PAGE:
Dr. Smith and his colleagues have also combined 3D printing and tissue engineering to produce a living biological graft for laryngotracheal reconstruction (LTR). As a first step, the team created a 3D computer model of an anterior LTR graft and then printed a laryngotracheal scaffold with polylactic acid. The scaffolds were seeded with mature chondrocytes and collagen gel and implanted in nine New Zealand white rabbits. According to Dr. Smith, the in vitro cell proliferation assay demonstrated an initial viability of 87.5% and the cells doubled over the first seven days (Otolaryngol Head Neck Surg. 2015;153:1001-1006). “The cartilage in our graft maintained its functional characteristics and all of the animals survived the study period without respiratory distress,” he said. More recent studies have evaluated the potential to use this procedure in a segmental tracheal defect (Int J Ped Oto. 2019;117:175-178)
“Our results indicate that it’s possible to produce a custom-designed, 3D-printed, tissue-engineered graft for airway reconstruction,” Dr. Smith noted. However, he cautioned that “we are at least five to seven years away from being able to apply these techniques to humans.”
“I think [advances in tracheal tissue engineering] will require some combination of these approaches—scaffolding and bioprinting—that ultimately cracks the code and gives us something that we can use in humans,” said Dr. Morrison.
3D Applications Beyond the Trachea
One of the major benefits of 3D printers has been the ability to custom-make a patient-specific device from an MRI or CT image. This has enabled surgeons to recreate an ear or a nose or to manufacture custom-made tracheal plugs.
“What our group has been able to do is take a broad look at a problem and make advancements that are meaningful for patients,” Dr. Zopf said. One example of this has been his work on creating an outer ear for children born with microtia (congenital absence of the ear). Using the same material and scaffold-based technique developed for the tracheal stents, Dr. Zopf has been able to create ear soft tissue foundation that has the same architecture as cartilage (Fig. 2).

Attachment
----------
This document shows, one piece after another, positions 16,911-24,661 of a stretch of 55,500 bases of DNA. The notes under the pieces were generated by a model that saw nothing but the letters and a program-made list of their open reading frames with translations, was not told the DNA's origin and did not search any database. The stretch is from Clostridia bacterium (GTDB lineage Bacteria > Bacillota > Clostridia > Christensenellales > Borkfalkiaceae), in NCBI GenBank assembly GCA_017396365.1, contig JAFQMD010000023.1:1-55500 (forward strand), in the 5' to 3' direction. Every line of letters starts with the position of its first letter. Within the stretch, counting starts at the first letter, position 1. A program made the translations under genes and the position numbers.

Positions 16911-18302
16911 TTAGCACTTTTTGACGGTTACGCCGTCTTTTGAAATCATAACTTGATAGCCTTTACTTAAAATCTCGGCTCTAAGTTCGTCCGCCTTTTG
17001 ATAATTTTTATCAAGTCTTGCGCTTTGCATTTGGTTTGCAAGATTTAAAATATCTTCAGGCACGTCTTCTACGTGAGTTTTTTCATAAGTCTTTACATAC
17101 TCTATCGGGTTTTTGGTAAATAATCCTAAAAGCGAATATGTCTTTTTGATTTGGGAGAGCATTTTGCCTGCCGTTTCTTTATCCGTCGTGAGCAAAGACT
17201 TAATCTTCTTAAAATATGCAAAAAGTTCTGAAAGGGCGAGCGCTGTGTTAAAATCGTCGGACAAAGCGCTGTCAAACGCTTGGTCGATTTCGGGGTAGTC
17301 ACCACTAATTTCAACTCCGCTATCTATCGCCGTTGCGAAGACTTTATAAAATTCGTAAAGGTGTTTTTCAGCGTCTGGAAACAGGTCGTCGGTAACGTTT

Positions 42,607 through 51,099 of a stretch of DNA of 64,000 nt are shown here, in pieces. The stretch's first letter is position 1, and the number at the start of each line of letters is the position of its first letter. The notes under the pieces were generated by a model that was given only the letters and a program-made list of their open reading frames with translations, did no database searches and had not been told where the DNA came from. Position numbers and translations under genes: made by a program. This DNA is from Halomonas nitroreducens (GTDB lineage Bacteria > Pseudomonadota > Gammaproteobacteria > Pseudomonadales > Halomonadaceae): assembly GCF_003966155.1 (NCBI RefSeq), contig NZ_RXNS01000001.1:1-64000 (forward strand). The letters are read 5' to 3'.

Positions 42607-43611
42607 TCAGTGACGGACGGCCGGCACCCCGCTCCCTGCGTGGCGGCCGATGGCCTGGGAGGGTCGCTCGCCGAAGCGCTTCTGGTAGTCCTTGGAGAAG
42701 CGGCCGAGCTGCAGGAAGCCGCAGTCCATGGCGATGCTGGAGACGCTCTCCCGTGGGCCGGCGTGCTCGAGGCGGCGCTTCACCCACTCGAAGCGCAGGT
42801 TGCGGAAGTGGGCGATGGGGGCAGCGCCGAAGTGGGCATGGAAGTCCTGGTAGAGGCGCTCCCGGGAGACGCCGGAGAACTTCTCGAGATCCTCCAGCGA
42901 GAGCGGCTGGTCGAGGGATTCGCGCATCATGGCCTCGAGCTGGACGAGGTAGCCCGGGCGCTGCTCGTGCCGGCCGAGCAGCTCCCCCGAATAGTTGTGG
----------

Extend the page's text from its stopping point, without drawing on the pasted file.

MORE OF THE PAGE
“Traditionally, we construct the framework of the ear from the ribs of the children [at age eight to nine years] in the operating room. With 3D printing, we could scan the patient’s normal ear and create a patient-specific implant that’s a more precise model than we could have created by hand.” Dr. Zopf and his colleagues have piloted this procedure in a large animal model (Laryngoscope. Published online October 6, 2020).
When implanted, bioengineered cartilage expanded from conchal cartilage into the scaffolding could over time replace the resorbable scaffold with the patient’s own tissue. “Because the implant is porous [printed in bioresorbable polycaprolactone with orthogonally interconnected spherical pores], it creates a conductive space for blood vessels to grow. Within the first couple of weeks, the patient’s own blood vessels quickly grow into the scaffolding—which has previously been a huge obstacle in tissue engineering. We are not tissue-engineering the blood vessels, but just encouraging the patient’s own blood vessels to join the party,” Dr. Zopf said.
Because these children are born with cochlea and the cochlear nerve, Dr. Zopf’s team can also restore hearing on the affected side by implanting a bone conduction device at the time of the reconstruction.
3D printing also has a wide application for cancer and trauma patients. “From our experience with the airway stent, we now know how to create 3D-printed noses using the same scaffold-based technique,” noted Dr. Zopf. “This has created enormous potential for cancer and trauma patients.”
Nikki Kean is a freelance medical writer based in New Jersey.